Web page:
I can hear the wind rattling outside the house and the rain blows against the windows from time to time. It is early and it is dark but the weather already feels quite appropriate for the first day of spring except the first day of spring is new to me because I am in a new place. I spent a lot of springs in the Dakotas where warm weather in March can lull you into spring fever so that the April and May blizzards seem colder and more harsh than January’s offerings. I learned the poem about April showers and May flowers in elementary school, but I also know that flowers set out before Memorial Day were likely to get frosted.
Last night, however, when I went out to the car to run an errand, I turned on the windshield wipers and watched as rain mixed with hundreds of pink blossoms from the tree above danced across my field of vision. A couple of blossoms got caught underneath the wipers and made streaks and regular intervals for a couple of blocks until they lost their grip on the car and fluttered in the wind heading to parts unknown.
It really does feel like spring around here. The roses are putting out new shoots, hiding the places where so recently I pruned them. The bushes and trees are sporting new leaves and our neighborhood looks like a scene from the cherry blossom festival replayed in ornamental crab trees with white and pink up and down the street. One of the bushes in the front yard is bursting with red blossoms. I need to look it up and learn its name.
A book of poems by N. Scott Momaday, The Death of Sitting Bear, has been entertaining me. Some of his poems are brief and funny. Some are deep and demand that I read them over and over again.
Momaday is and Oklahoma Kiowa, but I hear the voice of my Lakota friend, Matt Iron Hawk when I read “The Theft of Identity:”
They say my footprints are those of a bear.
Yes, it is true. I crave the mountain air
And find retirement in a lofty lair.
Believe it or not; I really don’t care.
Hey ho yah,
Hey ho yah,
It was Matt’s birthday last week - the day after St. Patricks. But Matt is not of this world any more. It was the Covid that finally got him, though Matt has not seemed to be well for quite a while. Some people thought Matt was gruff and quiet. He was, I guess, but he also was incredibly funny and powerfully wise. He was a native Lakota speaker and became my “go to” translator when I wanted to explore the meaning of a particular word. Matt could play the organ a little bit and he had a beautiful singing voice. If you sing from the Odowon with Matt, you’d better not be in a hurry. He didn’t rush the old hymns. I only heard him sing traditional Lakota Songs once, but he knew a lot of them. I don’t know what Momaday’s Kiowa singing sounds like, but when I read his poems, I hear them in Matt’s voice:
Hey ho yah,
Hey ho yah,
Like Matt, Momaday reflects a deep understanding of the Christian faith that dances alongside his indigenous heritage. Here is his “Couplet in Tongues:”
She spoke language known only to God.
God gave a nod. Nothing to God is odd.
I suppose that I will think of Matt in the springtime every year for the rest of my life. Which is probably good because Matt refuses to make us sad, even when we miss him. He might be sitting by his big wood stove on a chilly spring day. On the other hand he might be driving grandchildren to school. Matt wasn’t one to sit at home all the time.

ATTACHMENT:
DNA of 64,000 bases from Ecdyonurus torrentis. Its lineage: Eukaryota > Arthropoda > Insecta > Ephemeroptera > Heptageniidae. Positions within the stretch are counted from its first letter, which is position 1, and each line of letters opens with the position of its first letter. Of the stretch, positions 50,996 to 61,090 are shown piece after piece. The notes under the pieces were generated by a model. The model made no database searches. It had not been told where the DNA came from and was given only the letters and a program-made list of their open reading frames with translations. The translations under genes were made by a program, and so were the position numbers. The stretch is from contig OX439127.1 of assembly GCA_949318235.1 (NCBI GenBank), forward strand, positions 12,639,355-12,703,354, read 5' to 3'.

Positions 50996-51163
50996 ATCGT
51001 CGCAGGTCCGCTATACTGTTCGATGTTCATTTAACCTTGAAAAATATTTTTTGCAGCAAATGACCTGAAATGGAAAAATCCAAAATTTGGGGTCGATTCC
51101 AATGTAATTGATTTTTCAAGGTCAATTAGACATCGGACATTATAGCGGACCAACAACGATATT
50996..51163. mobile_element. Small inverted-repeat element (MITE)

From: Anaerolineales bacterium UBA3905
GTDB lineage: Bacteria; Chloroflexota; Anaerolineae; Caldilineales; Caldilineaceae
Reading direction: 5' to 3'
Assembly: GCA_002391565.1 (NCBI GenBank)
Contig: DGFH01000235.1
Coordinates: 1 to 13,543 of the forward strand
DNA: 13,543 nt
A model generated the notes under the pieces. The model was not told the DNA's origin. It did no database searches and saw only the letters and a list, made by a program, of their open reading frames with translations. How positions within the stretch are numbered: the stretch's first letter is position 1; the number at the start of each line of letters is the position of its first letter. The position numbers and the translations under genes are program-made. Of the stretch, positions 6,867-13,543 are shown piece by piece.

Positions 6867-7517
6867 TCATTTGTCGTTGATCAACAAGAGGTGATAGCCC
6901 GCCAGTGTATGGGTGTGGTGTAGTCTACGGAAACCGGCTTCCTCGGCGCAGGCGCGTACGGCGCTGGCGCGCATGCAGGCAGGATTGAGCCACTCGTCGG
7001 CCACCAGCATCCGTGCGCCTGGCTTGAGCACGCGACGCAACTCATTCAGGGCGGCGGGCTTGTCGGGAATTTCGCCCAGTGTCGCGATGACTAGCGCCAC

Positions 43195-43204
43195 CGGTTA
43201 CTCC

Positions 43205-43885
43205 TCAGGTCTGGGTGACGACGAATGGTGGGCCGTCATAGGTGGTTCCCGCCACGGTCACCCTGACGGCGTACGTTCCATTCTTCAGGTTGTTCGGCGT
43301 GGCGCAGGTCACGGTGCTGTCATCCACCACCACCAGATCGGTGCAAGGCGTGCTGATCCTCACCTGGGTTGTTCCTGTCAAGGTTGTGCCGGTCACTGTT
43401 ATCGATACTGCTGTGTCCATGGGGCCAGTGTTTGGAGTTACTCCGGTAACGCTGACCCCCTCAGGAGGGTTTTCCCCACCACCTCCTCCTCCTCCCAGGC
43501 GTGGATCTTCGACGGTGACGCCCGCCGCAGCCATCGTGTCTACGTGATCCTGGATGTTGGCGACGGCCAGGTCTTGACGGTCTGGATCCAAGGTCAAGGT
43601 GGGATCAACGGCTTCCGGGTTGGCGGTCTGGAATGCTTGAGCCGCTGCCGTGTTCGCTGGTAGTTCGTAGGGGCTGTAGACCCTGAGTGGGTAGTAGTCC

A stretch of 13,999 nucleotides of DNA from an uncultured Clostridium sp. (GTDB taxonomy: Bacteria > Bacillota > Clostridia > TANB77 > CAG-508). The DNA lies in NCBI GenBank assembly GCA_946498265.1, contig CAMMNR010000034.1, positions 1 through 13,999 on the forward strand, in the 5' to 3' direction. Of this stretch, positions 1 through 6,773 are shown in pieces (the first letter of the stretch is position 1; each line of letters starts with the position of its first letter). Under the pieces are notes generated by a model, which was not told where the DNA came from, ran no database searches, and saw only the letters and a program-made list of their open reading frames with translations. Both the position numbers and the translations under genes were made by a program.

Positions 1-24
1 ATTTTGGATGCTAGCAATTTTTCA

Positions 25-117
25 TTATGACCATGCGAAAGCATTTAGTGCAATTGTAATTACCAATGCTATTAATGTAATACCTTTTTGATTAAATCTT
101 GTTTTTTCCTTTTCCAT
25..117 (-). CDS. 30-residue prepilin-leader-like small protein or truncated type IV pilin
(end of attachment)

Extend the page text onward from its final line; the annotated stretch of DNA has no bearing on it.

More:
I’ve been working on my Palm Sunday sermon the past week and I’ll probably make the first recording on Monday - that gives me a couple of days for re-takes if I am not pleased with the first attempt. Palm Sunday always puts me in a Holy Week mood. The pageantry of the Palm Parade quickly fades into the practice of grief. It is on of the deep treasures of Christianity that it teaches us to practice loss and grief and to face death, sorrow and sadness every year so that when we come face to face with grief we are not left without resources.
Our faith doesn’t have a “get out of death free” card. Much better it has the promise that “I will never leave you alone.”
To quote Momaday one more time:
The God in whom I scarcely believe
Is smug with me, tendering forgiveness,
Despite the sign planted near the street corner a couple of blocks from our home, God is not wondering where we will spend eternity. God knows that eternity doesn’t exist in Hell and despite the dire predictions of the faithful one who planted the sign, is about the business of saving everyone. God doesn’t stop loving even when we pretend God is not there. God doesn’t need us to believe in God in order to be God.
Even in this place that is considerably wetter than other places I have lived, I can receive the spring rain as a gift and a sign of God’s love. All of this rain makes for incredibly tall trees and lush dense undergrowth. Dripping ferns carpet the forest floor. If I were Momaday, I could write a poem about the gift of grace in every drop of rain. Alas, I am not and my skills at poetry are very limited.
Matt would make a joke, but he wouldn’t laugh out loud at his own joke. You had to look at the corner of his mouth or the sparkle in his eyes to tell if he was joking. Once, I asked him to help me understand the meaning of the Lakota word Takini, which is often translated “survivor.” He paused and said, “It means we’re still here!” He wasn’t joking that day.
The weather in spring, however, requires a sense of humor.